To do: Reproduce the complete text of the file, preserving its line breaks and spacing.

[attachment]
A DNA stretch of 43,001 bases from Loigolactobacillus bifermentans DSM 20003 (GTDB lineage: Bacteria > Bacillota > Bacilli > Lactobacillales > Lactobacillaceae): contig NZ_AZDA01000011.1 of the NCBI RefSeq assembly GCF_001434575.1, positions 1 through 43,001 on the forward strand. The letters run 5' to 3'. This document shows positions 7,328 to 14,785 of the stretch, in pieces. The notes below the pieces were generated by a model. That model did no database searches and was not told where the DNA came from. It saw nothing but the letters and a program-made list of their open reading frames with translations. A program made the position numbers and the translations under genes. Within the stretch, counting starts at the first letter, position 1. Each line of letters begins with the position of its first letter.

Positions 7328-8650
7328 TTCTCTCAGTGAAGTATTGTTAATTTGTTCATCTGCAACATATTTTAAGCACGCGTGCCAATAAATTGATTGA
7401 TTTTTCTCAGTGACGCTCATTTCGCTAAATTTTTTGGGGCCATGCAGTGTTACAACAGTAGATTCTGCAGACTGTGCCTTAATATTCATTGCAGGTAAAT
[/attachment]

A DNA stretch of 43,001 bases from Loigolactobacillus bifermentans DSM 20003 (GTDB lineage: Bacteria > Bacillota > Bacilli > Lactobacillales > Lactobacillaceae): contig NZ_AZDA01000011.1 of the NCBI RefSeq assembly GCF_001434575.1, positions 1 through 43,001 on the forward strand. The letters run 5' to 3'. This document shows positions 7,328 to 14,785 of the stretch, in pieces. The notes below the pieces were generated by a model. That model did no database searches and was not told where the DNA came from. It saw nothing but the letters and a program-made list of their open reading frames with translations. A program made the position numbers and the translations under genes. Within the stretch, counting starts at the first letter, position 1. Each line of letters begins with the position of its first letter.

Positions 7328-8650
7328 TTCTCTCAGTGAAGTATTGTTAATTTGTTCATCTGCAACATATTTTAAGCACGCGTGCCAATAAATTGATTGA
7401 TTTTTCTCAGTGACGCTCATTTCGCTAAATTTTTTGGGGCCATGCAGTGTTACAACAGTAGATTCTGCAGACTGTGCCTTAATATTCATTGCAGGTAAAT